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I'd be willing to wrangle the interface to do data entry (and first-pass record searches) on Ancestry.com to bash your known tree data into easily-outputtable formats, if you like. I enjoy doing it, and have run out of low-hanging fruit from my own tree (the rest are all more work than I'm up to this week).
That's kind of you, but we already have all that – it's making complex relationships clear to the children I'm planning, and a tree seems simplest.
I sometimes wish I were raising her in a language that used internally consistent spelling. She'd prefer it.I wonder how Irish fares on that account.I used to think its spelling system was worse than English in its unpredictability of sound from spelling and vice versa, but I've been told that the symbol-to-sound correspondences are more regular than I had thought (they're just unusual occasionally, for English speakers, plus Irish has more consonant phonemes than English, what with the broad/slender distinction, and so has different needs in order to represent them all with the 26 letters of the Roman alphabet).Though knowing basically no Irish, I have no idea how easy it would be to learn to read it – how many exceptions there are, or whether once you've got the rules down, it's pretty straightforward.(I forgot – do your children speak any Irish?)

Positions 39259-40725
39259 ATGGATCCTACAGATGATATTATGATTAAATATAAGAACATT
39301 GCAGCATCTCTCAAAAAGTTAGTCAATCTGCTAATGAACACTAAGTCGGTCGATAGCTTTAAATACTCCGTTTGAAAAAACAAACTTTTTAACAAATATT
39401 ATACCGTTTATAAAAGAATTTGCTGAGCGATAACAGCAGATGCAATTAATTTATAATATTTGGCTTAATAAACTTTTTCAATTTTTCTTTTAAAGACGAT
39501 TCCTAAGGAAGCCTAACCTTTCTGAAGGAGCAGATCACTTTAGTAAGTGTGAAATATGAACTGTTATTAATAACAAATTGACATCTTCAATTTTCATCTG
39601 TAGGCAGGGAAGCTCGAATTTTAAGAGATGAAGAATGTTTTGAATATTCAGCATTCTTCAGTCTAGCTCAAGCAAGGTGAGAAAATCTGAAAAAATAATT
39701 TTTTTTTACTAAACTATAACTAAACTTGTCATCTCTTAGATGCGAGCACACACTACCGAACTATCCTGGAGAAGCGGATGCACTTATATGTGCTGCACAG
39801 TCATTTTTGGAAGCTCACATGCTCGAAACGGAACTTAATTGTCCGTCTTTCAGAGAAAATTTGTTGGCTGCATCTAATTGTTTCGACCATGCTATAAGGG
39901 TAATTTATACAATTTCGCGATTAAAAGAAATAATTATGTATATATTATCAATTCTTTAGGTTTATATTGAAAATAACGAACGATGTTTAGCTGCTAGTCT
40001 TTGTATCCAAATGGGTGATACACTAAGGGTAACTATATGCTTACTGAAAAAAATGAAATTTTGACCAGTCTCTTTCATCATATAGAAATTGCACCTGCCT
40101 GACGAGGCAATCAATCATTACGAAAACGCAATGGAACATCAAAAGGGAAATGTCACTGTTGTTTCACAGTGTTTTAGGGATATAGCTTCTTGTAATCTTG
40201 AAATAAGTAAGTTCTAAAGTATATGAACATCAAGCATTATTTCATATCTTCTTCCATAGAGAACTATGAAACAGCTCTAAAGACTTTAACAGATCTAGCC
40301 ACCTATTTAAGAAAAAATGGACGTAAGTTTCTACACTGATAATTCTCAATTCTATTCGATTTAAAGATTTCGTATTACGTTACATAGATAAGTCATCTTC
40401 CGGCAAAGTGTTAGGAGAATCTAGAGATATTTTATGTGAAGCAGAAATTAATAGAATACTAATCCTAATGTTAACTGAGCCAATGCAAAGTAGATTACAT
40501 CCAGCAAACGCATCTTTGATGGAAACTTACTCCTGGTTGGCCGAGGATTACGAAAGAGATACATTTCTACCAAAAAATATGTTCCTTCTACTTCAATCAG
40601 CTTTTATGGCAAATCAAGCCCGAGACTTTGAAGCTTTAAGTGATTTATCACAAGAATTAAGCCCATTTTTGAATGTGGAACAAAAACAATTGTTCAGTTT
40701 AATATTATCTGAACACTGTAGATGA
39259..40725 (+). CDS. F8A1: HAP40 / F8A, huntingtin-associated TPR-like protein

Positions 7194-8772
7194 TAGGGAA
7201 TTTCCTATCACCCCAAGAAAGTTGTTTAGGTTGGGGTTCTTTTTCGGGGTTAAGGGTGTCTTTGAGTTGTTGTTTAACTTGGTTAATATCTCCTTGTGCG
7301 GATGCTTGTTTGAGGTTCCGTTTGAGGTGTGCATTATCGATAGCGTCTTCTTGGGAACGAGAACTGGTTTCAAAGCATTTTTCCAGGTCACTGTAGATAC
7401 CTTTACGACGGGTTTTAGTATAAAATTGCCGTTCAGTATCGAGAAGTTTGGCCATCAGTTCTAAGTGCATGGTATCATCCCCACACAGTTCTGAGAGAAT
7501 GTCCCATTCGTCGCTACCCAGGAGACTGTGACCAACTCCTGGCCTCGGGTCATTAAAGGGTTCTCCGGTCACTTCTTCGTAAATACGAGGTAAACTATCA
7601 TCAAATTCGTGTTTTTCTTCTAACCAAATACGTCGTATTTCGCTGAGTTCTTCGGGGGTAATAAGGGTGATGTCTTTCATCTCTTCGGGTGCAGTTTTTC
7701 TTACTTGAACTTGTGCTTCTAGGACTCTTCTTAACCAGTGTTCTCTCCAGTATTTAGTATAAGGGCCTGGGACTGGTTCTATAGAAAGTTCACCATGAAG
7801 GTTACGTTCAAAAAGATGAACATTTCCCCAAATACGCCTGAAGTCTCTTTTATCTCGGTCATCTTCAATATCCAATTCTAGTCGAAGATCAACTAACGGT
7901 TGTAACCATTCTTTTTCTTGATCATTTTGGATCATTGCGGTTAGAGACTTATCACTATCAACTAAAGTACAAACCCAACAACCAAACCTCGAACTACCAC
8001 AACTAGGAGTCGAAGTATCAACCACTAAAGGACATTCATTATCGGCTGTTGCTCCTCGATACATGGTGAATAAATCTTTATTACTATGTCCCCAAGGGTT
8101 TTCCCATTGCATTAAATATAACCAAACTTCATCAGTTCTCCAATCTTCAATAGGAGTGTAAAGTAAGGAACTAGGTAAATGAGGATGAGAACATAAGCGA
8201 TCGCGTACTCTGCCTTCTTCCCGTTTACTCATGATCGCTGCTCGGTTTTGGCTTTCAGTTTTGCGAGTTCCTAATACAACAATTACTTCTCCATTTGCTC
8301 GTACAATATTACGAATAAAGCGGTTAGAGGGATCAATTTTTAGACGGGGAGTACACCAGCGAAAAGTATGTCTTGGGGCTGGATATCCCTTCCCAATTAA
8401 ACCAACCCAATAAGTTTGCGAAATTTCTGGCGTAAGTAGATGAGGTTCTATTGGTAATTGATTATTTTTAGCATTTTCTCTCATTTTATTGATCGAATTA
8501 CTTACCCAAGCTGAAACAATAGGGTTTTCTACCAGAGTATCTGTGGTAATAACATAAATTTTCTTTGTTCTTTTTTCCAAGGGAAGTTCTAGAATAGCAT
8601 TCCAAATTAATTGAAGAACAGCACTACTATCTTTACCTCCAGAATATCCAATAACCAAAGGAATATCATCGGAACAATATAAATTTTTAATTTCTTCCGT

I found Irish very simple to learn to read, when I was 3. I made fewer embarrassing errors reading aloud, too – I remember some English-reading errors I got teased about for years, and none in Irish. But my children don't speak it (though they are aware other languages exist, and have spoken a few words of a few different ones at various times; we have books for them in Irish, French and Swedish, for example).
I'm curious about whether "this book about a steam shovel" was familiar to you prior to Five in a Row. Here it is absolutely one of the most famous picture books of all time, probably equivalent to Beatrix Potter in belovedness and widely-readness.
No, I'm finding Five In A Row very interesting that way – I had more American books as a child than most people I knew but they're (FIAR) almost all new to me anyway. I had heard of Ping before because of geeks I know going through a phase of buying it, but that's it. It's a very very American curriculum.
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